Jessi Combs' Final Record Attempt To Be Submitted For A Guinness World Record

Photo: Frederick M. Brown (Getty)

Jessi Combs died as a result of a crash attempting to set a new speed record at the Alvord Desert in Oregon in late August, but she may be eligible to posthumously hold the title for World’s Fastest Woman. At the opening of the Petersen Automotive Museum exhibition honoring her, it was announced that her times would be submitted for a Guinness World Record.

This news was reported by Autoblog, which was on the scene at the exhibition’s opening.

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The current record is held by Kitty O’Neil, who averaged a speed of 512.7 mph in a three-wheeled rocket-powered vehicle called The SMI Motivator. She set her record in the Alvord desert in December of 1976. Prior to that, the record for the world’s fastest woman had barely hit 200 mph.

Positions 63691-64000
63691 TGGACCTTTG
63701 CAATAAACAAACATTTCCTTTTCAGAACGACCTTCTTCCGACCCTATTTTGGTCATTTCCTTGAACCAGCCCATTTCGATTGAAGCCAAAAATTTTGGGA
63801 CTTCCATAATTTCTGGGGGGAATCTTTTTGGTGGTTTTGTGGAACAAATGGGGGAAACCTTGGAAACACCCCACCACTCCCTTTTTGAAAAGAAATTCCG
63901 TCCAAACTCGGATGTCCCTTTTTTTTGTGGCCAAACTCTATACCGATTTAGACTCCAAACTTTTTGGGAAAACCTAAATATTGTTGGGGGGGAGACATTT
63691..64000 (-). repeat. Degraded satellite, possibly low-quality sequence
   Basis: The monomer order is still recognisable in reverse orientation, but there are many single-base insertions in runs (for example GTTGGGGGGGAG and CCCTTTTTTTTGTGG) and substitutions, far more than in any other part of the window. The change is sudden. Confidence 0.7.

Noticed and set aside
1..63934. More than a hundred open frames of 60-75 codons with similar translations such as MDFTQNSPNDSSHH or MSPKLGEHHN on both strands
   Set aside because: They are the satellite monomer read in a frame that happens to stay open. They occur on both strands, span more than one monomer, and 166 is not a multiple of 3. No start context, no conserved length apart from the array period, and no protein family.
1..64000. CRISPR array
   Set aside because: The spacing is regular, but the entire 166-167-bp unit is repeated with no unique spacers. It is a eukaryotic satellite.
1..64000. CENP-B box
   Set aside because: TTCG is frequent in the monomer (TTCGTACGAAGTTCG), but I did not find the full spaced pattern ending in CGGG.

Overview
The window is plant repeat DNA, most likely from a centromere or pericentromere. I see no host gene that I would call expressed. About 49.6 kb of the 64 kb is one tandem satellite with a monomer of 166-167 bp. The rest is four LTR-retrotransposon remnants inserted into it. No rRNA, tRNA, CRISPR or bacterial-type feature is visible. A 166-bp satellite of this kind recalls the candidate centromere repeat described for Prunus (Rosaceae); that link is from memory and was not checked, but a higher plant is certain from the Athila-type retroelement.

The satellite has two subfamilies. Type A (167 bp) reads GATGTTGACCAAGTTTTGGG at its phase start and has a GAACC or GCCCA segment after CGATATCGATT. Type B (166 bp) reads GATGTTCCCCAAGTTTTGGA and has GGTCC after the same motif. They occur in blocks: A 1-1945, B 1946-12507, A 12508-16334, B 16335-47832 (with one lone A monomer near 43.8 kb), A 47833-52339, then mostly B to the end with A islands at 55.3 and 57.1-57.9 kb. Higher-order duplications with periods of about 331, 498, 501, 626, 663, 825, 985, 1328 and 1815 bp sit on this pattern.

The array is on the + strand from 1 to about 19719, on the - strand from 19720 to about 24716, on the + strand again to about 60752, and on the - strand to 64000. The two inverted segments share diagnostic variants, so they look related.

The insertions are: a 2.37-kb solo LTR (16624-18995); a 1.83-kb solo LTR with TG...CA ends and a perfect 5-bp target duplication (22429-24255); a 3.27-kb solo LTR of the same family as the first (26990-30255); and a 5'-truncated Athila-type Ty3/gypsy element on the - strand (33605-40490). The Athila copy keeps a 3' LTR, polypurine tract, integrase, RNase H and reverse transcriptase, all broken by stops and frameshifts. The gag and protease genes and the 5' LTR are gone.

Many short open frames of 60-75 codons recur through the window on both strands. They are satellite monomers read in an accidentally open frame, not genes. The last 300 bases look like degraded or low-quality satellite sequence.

That record has stood ever since. No one has been able to even come close. But if the Combs submission is verified and accepted, Jessi would posthumously take the honor.

Combs completed two runs at Alvord, the first of which hit 515.346 mph while the second was 548.432 mph. That means her average speed was 531.889 mph—just under 20 mph faster than O’Neil’s time.

There’s a lot of red tape to be cleared, though. Combs must have made two full runs prior to her crash for the times to count—which she is said to have done, according to the video shared by Autoblog.

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It would be great to see Jessi take the official title of World’s Fastest Woman as a way to further honor her legacy and further cement her place amongst the list of great, badass women in motorsport and record-breaking.

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About the author

Elizabeth Blackstock

Staff writer. Motorsport fanatic. Proud owner of a 2013 Mazda 2.